Icy Worlds

Ice Planet Thaw: Earth’s Arctic Could Become Ice Free Within A Decade

By Keith Cowing
Press Release
University of Colorado Boulder
March 9, 2024
Filed under , , , ,
Ice Planet Thaw: Earth’s Arctic Could Become Ice Free Within A Decade
a, Pan-Arctic September sea ice concentration with a sea ice area (SIA) of 5.5 million km2, typical for the 1980s. b, The same as in part a, but for 3.3 million km2, typical for 2015–2023. c, The same as in part a, but for sea ice area of <1 million km2, referred to as an ice-free Arctic. d, The climatological sea ice area seasonal cycles for 1980–1999 from satellite-derived observations121 using the bootstrap122 (solid red line) and NASA team123 (dashed red line) algorithms, for 1980–1999 from select CMIP6 models10 (black), and for a predicted ice-free September in select CMIP6 ensemble mean (blue). Red shading indicates uncertainty in the observed sea ice area (bounded by the seasonal cycle from the two algorithms), grey shading the CMIP6 ensemble spread for 1980–1999, and light blue shading the CMIP6 ensemble spread during the decade when the ensemble mean first goes ice free. Although sea ice area is reduced in all months of the year in the future, the loss is predicted to be greatest in September, but winter sea ice returns even after ice-free conditions are reached.

The Arctic could see summer days with practically no sea ice as early as the next couple of years, according to a new study out of the University of Colorado Boulder.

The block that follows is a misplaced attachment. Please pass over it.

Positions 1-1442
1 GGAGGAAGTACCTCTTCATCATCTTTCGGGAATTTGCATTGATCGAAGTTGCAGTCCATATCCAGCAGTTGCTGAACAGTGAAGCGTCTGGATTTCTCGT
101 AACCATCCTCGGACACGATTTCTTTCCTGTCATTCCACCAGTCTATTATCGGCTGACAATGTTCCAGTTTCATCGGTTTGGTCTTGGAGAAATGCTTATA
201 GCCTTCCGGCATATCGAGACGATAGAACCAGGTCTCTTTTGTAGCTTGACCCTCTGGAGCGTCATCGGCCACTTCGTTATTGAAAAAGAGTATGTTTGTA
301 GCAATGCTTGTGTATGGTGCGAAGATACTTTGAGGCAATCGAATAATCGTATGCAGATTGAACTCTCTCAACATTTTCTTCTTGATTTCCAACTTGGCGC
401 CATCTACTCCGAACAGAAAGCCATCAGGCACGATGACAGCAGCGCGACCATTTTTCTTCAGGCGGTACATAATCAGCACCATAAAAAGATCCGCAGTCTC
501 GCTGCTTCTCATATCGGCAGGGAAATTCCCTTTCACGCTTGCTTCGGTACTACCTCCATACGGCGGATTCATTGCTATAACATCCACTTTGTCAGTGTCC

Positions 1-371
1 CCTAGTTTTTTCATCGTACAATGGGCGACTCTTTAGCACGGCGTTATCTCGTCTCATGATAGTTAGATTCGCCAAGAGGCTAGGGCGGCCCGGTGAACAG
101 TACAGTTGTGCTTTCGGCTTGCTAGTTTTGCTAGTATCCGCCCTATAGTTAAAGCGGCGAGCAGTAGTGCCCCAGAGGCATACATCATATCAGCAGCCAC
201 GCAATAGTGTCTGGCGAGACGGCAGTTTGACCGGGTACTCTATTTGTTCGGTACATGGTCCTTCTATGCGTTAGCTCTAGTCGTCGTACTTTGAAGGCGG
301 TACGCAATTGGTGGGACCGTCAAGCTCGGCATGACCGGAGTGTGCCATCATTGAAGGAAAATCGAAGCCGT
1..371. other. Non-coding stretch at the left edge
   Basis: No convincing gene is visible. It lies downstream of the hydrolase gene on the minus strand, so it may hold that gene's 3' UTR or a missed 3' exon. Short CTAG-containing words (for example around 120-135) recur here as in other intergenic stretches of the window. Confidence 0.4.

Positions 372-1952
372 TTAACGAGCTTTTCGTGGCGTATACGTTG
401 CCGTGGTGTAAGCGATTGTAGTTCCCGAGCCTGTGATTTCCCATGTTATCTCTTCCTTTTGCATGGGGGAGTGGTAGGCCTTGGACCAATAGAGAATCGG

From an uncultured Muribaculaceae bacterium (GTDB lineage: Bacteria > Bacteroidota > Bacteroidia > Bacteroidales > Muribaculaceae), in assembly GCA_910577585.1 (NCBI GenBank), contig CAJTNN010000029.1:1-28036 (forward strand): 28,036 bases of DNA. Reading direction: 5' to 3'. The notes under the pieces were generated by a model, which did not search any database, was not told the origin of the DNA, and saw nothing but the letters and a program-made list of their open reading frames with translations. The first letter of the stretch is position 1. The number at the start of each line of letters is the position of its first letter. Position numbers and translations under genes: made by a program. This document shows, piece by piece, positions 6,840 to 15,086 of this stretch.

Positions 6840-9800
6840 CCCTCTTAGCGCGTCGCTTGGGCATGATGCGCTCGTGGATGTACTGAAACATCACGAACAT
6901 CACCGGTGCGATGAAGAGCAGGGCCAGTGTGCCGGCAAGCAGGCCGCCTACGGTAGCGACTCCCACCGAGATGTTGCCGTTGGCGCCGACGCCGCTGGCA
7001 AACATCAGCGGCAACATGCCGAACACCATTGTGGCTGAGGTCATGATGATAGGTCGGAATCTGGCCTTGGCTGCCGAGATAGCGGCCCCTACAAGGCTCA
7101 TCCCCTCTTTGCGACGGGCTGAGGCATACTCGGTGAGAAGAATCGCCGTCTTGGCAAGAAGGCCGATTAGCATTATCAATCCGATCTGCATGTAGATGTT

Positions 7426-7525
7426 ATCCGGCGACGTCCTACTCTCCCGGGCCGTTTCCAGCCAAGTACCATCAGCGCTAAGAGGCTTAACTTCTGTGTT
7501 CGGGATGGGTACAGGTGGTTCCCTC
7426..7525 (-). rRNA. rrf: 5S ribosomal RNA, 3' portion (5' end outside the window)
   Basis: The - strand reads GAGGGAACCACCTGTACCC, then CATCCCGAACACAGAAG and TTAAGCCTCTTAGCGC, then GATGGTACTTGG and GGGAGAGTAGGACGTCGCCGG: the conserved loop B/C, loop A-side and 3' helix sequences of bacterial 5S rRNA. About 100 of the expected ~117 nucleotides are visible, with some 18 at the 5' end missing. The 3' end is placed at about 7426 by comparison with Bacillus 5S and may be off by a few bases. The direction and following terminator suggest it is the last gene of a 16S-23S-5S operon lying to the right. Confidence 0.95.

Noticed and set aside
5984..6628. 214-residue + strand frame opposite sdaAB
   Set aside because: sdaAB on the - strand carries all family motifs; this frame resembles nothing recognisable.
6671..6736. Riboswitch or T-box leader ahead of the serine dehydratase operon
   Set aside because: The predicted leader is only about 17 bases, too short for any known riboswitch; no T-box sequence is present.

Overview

The findings, published March 5 in the journal Nature Reviews Earth ­­& Environment, suggest that the first ice-free day in the Arctic could occur over 10 years earlier than previous projections, which focused on when the region would be ice-free for a month or more. The trend remains consistent under all future emission scenarios.

By mid-century, the Arctic is likely to see an entire month without floating ice during September, when the region’s sea ice coverage is at its minimum. At the end of the century, the ice-free season could last several months a year, depending on future emissions scenarios. For example, under a high-emissions, or business-as-usual, scenario, the planet’s northernmost region could become consistently ice-free even in some winter months.

For scientists, an ice-free Arctic doesn’t mean there would be zero ice in the water.

Instead, researchers say the Arctic is ice-free when the ocean has less than 1 million square kilometers (386,000 square miles) of ice. The threshold represents less than 20% of what the region’s seasonal minimum ice cover was in the 1980s. In recent years, the Arctic Ocean had around 3.3 million square kilometers of sea ice area at its minimum in September.

Alexandra Jahn, associate professor of atmospheric and oceanic sciences and fellow at CU Boulder’s Institute of Arctic and Alpine Research, set out to analyze existing literature on sea ice projections. She and her collaborators also analyzed sea ice coverage data from computational climate models to assess how the Arctic might change daily in the future.